7. The Open Internet Coalition defines Internet openness as net neutrality regulation or preemptively banning broadband network property owners from enjoying the normal business freedom of: offering differentiated services via their property; and determining the price others must pay for using one's property.
  8. The Free Culture student movement is based on Professor Larry Lessig's book Free Culture, which opposes proprietary software and content on the Internet. Professor Lessig and his work are often credited as the common source, thread, and strategy behind most Internet astroturf efforts over the last decade.
  9. CCIA -- a long-time opponent of strong property rights online and an activist proponent of net neutrality -- recently has added two new astroturf vehicles: the new Foundation for Innovation and Internet Freedom and the Disruptive Competition Project. CCIA uses the word "open" four times in its ten-word tagline.
  10. The just-formed Internet Infrastructure Coalition (i2Coalition) is the self-proclaimed "singular collective voice on public policy for the Internet," which ironically does not include wire line or wireless network "voices" that comprise what the law, Congress and the FCC consider to be the actual infrastructure of the Internet.

If this is Internet astroturf 3.0, what was 1.0 and 2.0?

Internet astroturf 1.0 (~2000-2006):

It originated with Richard Stallman's Free Software movement which asserts users should not have to pay or ask permission to use software. Professor Larry Lessig's books (2000-2006) filled out and popularized this "free" thinking and the student free culture movement helped build academic support and spawned authorship of many books. Professor Lessig founded Creative Commons, and originated the concept of net neutrality (which Tim Wu later named). In 2001, Public Knowledge was founded to bring Internet commons thinking to Washington advocacy. And In 2002, FreePress was founded by Robert McChesney to bring political activism to these issues. (For more background see this link.)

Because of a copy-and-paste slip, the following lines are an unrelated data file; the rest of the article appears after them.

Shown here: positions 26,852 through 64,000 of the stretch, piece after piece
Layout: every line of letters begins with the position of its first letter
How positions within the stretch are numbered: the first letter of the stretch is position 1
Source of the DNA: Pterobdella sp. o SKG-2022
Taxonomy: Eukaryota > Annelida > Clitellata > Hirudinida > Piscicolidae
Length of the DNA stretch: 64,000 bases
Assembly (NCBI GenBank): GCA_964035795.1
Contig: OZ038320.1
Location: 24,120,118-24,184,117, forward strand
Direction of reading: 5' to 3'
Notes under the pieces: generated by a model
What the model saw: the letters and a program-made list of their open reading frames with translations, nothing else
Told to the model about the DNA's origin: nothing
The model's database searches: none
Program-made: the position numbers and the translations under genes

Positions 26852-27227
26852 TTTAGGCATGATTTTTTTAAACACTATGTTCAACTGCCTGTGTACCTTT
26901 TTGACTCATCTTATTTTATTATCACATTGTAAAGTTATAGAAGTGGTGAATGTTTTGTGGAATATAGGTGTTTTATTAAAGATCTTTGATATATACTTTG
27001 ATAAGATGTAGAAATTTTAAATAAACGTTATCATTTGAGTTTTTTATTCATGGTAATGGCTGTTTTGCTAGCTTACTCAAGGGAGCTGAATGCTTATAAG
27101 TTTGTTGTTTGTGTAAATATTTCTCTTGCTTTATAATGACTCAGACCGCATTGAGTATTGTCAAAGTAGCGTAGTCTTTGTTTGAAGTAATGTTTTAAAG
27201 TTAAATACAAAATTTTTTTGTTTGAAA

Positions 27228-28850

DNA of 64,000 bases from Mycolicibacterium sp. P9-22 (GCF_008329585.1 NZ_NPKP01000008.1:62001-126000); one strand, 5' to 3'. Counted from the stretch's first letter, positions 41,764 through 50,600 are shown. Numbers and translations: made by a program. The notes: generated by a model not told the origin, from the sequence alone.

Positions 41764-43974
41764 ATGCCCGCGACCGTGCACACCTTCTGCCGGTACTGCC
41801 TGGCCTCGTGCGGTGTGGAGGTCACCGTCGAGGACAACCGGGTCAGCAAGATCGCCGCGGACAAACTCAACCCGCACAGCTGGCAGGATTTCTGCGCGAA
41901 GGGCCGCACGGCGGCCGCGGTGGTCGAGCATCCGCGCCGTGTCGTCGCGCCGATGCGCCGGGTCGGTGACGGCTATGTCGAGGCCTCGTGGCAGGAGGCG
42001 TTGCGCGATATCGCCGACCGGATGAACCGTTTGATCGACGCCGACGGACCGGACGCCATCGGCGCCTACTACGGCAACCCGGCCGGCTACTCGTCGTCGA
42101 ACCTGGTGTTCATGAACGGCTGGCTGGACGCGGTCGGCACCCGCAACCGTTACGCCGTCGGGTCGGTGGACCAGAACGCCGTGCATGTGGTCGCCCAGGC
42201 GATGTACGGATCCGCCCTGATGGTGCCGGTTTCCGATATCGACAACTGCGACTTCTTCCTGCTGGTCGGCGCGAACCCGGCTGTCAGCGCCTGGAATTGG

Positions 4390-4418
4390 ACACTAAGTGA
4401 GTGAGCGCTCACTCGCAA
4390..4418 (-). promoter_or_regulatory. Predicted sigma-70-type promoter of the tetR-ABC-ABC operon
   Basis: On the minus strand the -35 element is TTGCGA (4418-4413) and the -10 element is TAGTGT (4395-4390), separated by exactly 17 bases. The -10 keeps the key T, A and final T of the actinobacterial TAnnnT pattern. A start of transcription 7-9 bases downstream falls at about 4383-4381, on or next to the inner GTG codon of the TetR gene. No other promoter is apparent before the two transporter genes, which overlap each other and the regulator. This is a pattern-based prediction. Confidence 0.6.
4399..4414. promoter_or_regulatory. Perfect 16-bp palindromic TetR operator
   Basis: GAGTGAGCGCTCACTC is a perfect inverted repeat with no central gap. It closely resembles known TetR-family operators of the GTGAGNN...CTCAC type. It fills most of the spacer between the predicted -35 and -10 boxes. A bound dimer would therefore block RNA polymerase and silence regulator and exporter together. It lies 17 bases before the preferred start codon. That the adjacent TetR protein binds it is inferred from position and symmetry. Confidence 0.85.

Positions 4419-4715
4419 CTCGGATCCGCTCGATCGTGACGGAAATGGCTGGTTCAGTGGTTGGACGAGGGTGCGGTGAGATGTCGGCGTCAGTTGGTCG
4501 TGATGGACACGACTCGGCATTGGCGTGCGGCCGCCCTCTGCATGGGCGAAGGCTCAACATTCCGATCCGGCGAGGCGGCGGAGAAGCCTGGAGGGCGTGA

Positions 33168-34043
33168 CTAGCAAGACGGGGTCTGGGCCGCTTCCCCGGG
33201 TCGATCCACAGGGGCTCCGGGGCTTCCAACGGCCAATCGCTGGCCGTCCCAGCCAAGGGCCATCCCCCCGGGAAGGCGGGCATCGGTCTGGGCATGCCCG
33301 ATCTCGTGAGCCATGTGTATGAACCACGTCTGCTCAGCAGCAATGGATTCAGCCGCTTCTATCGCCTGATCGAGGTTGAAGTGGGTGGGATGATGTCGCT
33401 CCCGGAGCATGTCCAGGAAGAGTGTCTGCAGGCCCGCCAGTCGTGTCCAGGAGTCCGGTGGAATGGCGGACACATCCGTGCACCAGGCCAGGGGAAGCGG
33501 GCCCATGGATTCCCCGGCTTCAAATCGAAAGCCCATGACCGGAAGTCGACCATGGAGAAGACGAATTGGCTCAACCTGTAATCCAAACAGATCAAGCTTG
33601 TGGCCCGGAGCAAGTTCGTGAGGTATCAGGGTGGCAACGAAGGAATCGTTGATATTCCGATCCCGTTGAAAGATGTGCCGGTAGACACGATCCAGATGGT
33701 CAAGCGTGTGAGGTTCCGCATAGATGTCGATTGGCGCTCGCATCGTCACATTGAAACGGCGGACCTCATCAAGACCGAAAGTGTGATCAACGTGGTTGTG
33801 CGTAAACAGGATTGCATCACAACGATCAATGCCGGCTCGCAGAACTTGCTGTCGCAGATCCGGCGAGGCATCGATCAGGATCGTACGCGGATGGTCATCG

Internet astroturf 2.0 (2006-2012):

It originated with the establishment of FreePress' organization of the SaveTheInternet.com coalition in 2006. It pushed aggressively for net neutrality legislation and regulation of broadband networks. The effort was turbo-charged with Google's strong public lobbying, funding, and in-kind support for net neutrality regulation and open spectrum rules. The effort leveraged Web 2.0 social media technology to magnify and amplify the anti-property online message. "Net neutrality" and a "free and open Internet" were the chosen political buzzwords of 2.0.

Internet astroturf 3.0 (2012-)

The September 18th 2012 Internet Blackout protest that doomed SOPA and PIPA birthed 3.0. Professor Lessig's Creative Commons promoted an online petition: "Don't Censor the Net." Google blogged: "Don't Censor the Web." and in opposing the EU's new privacy plan Google charged it would "break the Internet." Since the Internet blackout, pro-piracy interests have vastly expanded their Astroturf operation globally with the addition of the Internet Defense League, Google Take Action, the Internet Association, the i2Coalition, the Declaration of Internet Freedom, and CCIA's Foundation for Innovation and Internet Freedom and Disruptive Competition Project. "Internet freedom" and "innovation" appear to be the new chosen political buzzwords for 3.0.

What's the main difference with Internet Astroturf 3.0?

The main change besides the additional organizations catalogued above, is the new astroturf strategy of maximally leveraging global organization and scale.

Since the Internet, social media, and Google Translate all scale globally like nothing before, the Internet astroturf 3.0 effort is cleverly leveraging this powerful natural technological advantage to advance their pro-piracy interests globally.